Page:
Debates about what science and faith tell us about creation and the eternity of the world were evident in the new universities of the Thirteenth and Fourteenth Centuries. An important impetus for these debates was the recent translation into Latin of the works of Aristotle, universally recognized by mediaeval scholars as a key authority in science and philosophy. He was considered to be, as Dante’s Virgil says in the
Divine Comedy, "the master of those who know." Rather than ignore Aristotle’s scientific claims for the eternity of the world, thinkers such as Albert the Great and Thomas Aquinas sought to examine the relationship between claims of faith and reason concerning creation and an eternal world. Thomas addresses this topic in each of the four times he discusses creation in a magisterial way, and near the end of his life he writes a small treatise, On the Eternity of the World. In this treatise, Thomas notes that there is no contradiction in something’s being created and never having a beginning of its existence. This is true, he thinks whether we consider either the action of the Creator or the creature as an effect of that action.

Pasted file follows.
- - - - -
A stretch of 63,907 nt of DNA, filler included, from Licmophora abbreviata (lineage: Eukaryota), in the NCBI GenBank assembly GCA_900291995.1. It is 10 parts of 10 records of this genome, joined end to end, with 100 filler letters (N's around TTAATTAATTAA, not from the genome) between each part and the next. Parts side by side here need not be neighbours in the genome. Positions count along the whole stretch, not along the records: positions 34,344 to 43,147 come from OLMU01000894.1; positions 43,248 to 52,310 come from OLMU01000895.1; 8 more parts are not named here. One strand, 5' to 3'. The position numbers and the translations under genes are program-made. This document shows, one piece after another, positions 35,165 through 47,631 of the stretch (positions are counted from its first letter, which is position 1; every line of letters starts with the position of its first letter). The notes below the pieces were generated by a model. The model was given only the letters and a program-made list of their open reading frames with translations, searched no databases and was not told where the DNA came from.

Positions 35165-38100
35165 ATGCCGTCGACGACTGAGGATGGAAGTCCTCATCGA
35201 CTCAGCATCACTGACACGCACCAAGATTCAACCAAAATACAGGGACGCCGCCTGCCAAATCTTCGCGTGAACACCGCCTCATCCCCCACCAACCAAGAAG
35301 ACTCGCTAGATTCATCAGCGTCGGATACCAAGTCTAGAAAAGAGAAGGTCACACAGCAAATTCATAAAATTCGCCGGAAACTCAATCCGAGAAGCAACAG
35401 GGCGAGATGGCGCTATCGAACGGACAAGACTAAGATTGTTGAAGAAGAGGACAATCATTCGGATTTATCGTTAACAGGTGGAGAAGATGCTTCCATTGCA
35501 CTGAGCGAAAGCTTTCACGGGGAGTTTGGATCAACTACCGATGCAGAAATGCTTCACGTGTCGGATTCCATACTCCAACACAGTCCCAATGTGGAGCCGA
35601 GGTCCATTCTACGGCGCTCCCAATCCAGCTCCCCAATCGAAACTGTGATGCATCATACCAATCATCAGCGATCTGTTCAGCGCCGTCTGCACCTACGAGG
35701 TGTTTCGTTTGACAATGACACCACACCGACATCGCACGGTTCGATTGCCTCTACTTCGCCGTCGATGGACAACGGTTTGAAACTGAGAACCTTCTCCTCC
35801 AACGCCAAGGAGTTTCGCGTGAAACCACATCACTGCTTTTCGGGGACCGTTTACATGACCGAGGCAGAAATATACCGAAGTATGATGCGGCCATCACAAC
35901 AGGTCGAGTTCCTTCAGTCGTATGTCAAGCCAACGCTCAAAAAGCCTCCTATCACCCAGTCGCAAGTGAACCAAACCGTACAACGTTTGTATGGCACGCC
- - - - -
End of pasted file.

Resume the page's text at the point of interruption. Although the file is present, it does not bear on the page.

What seems obvious to Peter Leithart and also has seemed obvious to many others in the past (and today) is that an eternal, created universe is an oxymoron: to be created has to mean to have a beginning. It is this necessary entailment between being created and having beginning (and hence without any possibility of being eternal) that Thomas Aquinas denied.